Extrusion-grade polycarbonate resin (Lexan 101, GE Plastics, Pittsfield, Mass.) was starve-fed into a 2 inch (5 cm) diameter single screw vented two-stage extruder having a 30:1 L:D ratio at a rate of 4.4 g/s using a gravimetric feeder. The extruder barrel had a temperature profile from 232° C. at the feed end to 315° C. at the discharge end. The resin was devolatilized using a devolatilization vent operating at 720-750 mm Hg. The screw was rotated at 30 rpm. A gear-type melt pump was used to pump the molten resin through a screen pack filter to a 37.5 inch (95 cm) long overflow die with a 1.905 cm diameter internal conduit and a 28 inch (71 cm) long slot tapering from 0.038 to 0.045 inch (0.965 to 1.143 mm). The melt pump temperature was 315° C. The melt pump suction pressure was approximately 3400 kPa. The melt pump discharge pressure was approximately 1300 kPa. The die was heated using a hot oil system (oil temperature=315° C.) via internal holes in the die, and the air around the die was heated with a forced-air oven (temperature=260° C.). The molten web formed at the apex of the die was conveyed using two pairs of tank treads operating at a speed of 1.2 cm/s, and cooled by natural convection of room air.

A 400 mm×400 mm piece was cut from the cooled sheet and tested. The resultant sheet had an average thickness of 0.43 mm, with a variation of ±0.02 mm in both the transverse and machine directions. Wy was <1 μ, Wq was 0.15 μ, the surface roughness Rq was <10 nm, and the average optical retardance was 20 nm with a variation of 10 nm. Thermal shrinkage, measured at 130° C., was 0.02%.

EXAMPLE 4 Preparation of Polycarbonate Film

This example illustrates the method of the present invention used to produce optical quality polycarbonate film.

Extrusion-grade polycarbonate resin (Lexan 101, GE Plastics, Pittsfield, Mass.) was starve-fed into a 2 inch (5 cm) diameter single screw vented two-stage extruder having a 30:1 L:D ratio at a rate of 2.5 g/s using a gravimetric feeder. The extruder barrel had a temperature profile from 232° C. at the feed end to 315° C. at the discharge end. The resin was devolatilized using a devolatilization vent operating at 720-750 mm Hg. The screw was rotated at 30 rpm. A gear-type melt pump was used to pump the molten resin through a screen pack filter to a 37.5 inch (95 cm) long overflow die with a 1.905 cm diameter internal conduit and a 28 inch (71 cm) long slot tapering from 0.038 to 0.045 inch (0.965 to 1.143 mm). The melt pump temperature was 315° C. The melt pump suction pressure was approximately 3400 kPa. The melt pump discharge pressure was approximately 1300 kPa. The die was heated using a hot oil system (oil temperature=315° C.) via internal holes in the die, and the air around the die was heated with a forced-air oven (temperature=250° C.). The molten web formed at the apex of the die was conveyed using two pairs of tank treads operating at a speed of 3.1 cm/s, and cooled by natural convection of room air.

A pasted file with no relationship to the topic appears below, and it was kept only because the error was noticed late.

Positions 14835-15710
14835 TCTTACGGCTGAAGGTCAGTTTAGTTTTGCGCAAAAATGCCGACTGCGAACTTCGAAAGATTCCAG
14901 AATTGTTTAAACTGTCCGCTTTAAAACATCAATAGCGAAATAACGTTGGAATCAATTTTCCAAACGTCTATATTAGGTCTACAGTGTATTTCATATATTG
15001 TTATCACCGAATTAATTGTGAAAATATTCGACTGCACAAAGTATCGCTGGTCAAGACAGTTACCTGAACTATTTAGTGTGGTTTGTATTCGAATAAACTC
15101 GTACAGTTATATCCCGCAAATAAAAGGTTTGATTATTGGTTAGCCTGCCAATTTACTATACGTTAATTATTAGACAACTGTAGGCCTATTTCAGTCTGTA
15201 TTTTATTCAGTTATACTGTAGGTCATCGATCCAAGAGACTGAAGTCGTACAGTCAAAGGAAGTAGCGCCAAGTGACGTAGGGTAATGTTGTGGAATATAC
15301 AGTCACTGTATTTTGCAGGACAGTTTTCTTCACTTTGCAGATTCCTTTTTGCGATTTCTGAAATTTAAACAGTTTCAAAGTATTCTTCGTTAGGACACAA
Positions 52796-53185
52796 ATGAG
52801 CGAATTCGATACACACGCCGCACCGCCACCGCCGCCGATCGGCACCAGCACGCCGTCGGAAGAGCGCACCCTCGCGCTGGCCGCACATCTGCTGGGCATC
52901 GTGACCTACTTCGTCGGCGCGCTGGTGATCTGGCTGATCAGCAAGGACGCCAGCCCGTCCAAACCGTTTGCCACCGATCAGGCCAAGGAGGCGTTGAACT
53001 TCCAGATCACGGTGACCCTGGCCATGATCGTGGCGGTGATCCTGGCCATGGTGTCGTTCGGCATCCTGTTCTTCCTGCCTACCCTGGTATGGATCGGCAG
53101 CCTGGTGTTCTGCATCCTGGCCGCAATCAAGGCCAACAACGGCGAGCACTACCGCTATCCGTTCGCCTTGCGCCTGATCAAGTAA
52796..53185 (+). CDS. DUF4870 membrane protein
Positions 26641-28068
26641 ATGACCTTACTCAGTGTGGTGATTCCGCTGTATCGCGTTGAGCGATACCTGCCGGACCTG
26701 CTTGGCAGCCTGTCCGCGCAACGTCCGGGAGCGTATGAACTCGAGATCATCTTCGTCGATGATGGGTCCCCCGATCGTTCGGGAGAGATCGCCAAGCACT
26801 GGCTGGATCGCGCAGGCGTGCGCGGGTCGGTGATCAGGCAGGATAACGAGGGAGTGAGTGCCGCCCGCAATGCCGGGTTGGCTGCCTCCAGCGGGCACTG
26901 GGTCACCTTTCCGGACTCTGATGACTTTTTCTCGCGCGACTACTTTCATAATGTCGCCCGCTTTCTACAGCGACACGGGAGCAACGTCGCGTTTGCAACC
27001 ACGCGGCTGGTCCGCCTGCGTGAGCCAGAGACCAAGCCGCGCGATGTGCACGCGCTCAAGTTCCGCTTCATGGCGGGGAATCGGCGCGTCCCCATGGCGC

A 400 mm×400 mm piece was cut from the cooled sheet and tested. The resultant film had an average thickness of 54 μ, with variation ±4 μ in both the transverse and machine directions, and an optical retardance of <10 nm.

EXAMPLE 5 Preparation of High Temperature Polycarbonate Blend Sheet

A pre-compounded blend of 2.33 parts APEC DP 9-9371, a polycarbonate copolymer available from Bayer, Corp, of Pittsburg, Pa., with a Tg of 205° C. to 1 part Makrolon DP1-1235 a low molecular weight polycarbonate also available from Bayer, Corp. with a Tg of 150° C. was starve fed into an extruder at a rate of 2.5 g/s using a gravimetric feeder. The extruder was a 5.08 cm (2 inch) diameter two stage single screw vented extruder having a 30:1 L:D ratio, a 10 cc/rev gear-type melt pump, melt filter, rotary mixer and overflow die. All process equipment was purged with nitrogen gas prior to start-up. The resin was devolatilized using a devolatization vent operating at 720-750 mm Hg. The screw was rotated at 30 RPM.